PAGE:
Uses an integrated systems approach to provide a panoramic view of planetary dynamics since the inception of life some four billion years ago and to identify principles for responsible management of the global environment in the future. Perceiving our planet as a single entity with hypercomplex, often unpredictable behavior, the authors use Earth system analysis to study global changes past and future. They explore the question of whether the unprecedented human-originated changes transforming the ecosphere today will end a 10,000-year period of climate stability.
The book presents the complete story of the inseparably intertwined evolution of life and matter on Earth, focusing on four major topics: long-term geosphere-biosphere interaction and the possibility of using extrasolar planets to test various geophysical hypotheses; the Quaternary Earth System's modes of operation; current planetary dynamics under human pressure; and transition to global sustainability. Written by leading figures in the disciplines of geology, climatology, evolution, biochemistry, microeconomics, and institutions theory, Earth System Analysis for Sustainability analyzes the driving forces behind global change and uses this knowledge to propose principles to propose principles for global stewardship.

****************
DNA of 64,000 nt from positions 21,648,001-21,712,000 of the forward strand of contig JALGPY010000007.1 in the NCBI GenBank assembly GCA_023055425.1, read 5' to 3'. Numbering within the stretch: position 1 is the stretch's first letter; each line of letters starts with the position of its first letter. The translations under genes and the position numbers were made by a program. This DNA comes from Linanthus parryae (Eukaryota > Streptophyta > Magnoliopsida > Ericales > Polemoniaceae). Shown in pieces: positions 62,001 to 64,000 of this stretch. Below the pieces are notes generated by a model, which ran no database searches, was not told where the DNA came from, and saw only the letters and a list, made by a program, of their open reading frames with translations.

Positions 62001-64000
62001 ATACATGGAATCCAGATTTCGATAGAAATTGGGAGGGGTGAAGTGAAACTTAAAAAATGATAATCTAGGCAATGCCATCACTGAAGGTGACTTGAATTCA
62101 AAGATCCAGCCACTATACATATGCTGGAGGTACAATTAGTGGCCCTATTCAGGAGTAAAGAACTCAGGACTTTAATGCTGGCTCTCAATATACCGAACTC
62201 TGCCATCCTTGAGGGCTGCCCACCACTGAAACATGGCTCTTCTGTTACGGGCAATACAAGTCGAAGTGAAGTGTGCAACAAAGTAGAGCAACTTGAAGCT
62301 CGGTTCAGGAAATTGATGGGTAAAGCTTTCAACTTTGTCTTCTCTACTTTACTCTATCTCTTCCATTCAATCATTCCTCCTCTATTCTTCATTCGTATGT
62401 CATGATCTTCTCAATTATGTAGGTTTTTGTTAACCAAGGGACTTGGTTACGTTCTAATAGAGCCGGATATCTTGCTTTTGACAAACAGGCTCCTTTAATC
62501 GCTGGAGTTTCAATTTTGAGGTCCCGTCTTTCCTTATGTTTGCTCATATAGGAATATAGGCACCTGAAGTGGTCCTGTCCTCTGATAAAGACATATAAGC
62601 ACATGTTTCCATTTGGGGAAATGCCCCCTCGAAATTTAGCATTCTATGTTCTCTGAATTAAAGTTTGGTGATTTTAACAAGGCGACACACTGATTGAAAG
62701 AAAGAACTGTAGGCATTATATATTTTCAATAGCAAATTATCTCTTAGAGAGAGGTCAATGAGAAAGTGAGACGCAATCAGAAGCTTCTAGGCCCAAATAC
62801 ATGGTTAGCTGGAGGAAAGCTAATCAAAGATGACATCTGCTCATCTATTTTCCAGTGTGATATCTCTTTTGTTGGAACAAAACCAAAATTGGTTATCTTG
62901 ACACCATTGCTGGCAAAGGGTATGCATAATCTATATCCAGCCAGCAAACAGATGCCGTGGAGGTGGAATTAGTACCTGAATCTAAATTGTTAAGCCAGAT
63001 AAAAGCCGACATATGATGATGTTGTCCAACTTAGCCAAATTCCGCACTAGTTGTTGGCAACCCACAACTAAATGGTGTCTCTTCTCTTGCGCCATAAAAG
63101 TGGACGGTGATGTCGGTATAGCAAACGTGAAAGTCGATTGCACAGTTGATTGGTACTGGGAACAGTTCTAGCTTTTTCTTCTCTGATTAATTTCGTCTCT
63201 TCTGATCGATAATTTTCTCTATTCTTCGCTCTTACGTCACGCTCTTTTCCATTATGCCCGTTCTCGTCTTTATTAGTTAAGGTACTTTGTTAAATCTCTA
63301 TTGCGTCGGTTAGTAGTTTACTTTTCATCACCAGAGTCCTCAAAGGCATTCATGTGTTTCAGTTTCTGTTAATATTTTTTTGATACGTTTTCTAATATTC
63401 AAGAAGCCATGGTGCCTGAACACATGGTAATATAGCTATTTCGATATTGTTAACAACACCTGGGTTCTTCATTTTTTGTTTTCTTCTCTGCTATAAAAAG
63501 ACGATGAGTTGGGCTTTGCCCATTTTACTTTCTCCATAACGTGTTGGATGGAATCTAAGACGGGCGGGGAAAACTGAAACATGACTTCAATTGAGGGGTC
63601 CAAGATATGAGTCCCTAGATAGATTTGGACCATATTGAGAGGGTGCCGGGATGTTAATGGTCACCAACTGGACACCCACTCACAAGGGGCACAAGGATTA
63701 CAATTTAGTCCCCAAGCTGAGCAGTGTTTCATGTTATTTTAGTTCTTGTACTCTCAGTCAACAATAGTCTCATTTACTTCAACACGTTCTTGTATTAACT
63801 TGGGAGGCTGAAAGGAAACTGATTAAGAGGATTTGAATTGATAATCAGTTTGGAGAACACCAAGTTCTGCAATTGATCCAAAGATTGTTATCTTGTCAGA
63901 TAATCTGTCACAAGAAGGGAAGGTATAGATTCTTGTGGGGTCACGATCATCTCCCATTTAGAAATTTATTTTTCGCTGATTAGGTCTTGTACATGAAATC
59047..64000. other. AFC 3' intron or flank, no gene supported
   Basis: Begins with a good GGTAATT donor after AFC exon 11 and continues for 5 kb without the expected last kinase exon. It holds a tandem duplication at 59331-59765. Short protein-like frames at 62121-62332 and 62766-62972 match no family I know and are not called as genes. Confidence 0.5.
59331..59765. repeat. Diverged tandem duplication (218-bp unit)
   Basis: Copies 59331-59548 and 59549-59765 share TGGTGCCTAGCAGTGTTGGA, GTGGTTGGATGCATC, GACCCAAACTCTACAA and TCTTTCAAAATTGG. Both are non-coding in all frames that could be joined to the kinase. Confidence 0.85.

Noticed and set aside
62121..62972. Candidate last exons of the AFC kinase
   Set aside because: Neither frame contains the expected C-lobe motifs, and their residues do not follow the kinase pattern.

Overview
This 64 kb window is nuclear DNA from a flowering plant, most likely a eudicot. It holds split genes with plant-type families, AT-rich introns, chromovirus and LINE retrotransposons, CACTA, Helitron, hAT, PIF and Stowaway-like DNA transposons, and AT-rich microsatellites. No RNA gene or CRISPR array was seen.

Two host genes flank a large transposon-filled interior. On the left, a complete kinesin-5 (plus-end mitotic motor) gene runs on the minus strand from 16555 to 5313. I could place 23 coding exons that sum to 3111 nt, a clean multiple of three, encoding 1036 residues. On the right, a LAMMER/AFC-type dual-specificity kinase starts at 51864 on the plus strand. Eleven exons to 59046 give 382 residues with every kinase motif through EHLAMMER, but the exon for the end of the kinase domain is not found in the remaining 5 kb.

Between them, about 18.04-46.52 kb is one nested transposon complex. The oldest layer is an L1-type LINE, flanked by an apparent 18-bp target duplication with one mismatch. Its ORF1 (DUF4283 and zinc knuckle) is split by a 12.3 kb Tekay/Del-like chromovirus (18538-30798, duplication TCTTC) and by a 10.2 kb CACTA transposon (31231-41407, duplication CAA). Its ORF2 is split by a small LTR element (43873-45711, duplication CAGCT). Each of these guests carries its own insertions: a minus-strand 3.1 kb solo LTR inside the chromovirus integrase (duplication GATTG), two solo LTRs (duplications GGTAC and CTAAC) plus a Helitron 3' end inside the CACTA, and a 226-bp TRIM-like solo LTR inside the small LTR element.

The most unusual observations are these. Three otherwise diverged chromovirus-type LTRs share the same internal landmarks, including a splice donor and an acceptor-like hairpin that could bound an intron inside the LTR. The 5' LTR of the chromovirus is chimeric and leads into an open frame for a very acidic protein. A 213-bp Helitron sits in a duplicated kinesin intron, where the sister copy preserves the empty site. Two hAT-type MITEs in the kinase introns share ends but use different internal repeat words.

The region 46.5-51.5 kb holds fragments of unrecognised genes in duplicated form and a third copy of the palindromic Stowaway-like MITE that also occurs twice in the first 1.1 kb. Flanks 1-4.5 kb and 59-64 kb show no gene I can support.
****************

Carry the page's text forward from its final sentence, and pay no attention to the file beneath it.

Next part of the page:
This is an excellent synthesis of the elements that make up the emerging field of Earth system science. Leading global change scientists have pushed the boundaries of conventional science programs, producing a highly readable, challenging, and in part provocative book about Earth in the Anthropocene. It ranges across time, space, and disciplines, from Earth's deep history to astrobiology. If we are to achieve sustainability at a global scale, many people--in science and policy--need to read and understand this book. --Brian Walker, CSIRO Sustainable Ecosystems, Australia, and Program Director of The Resilience Alliance
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Martin Claussen is Managing Director and Head of the Climate System Department at the Potsdam Institute for Climate Impact Research.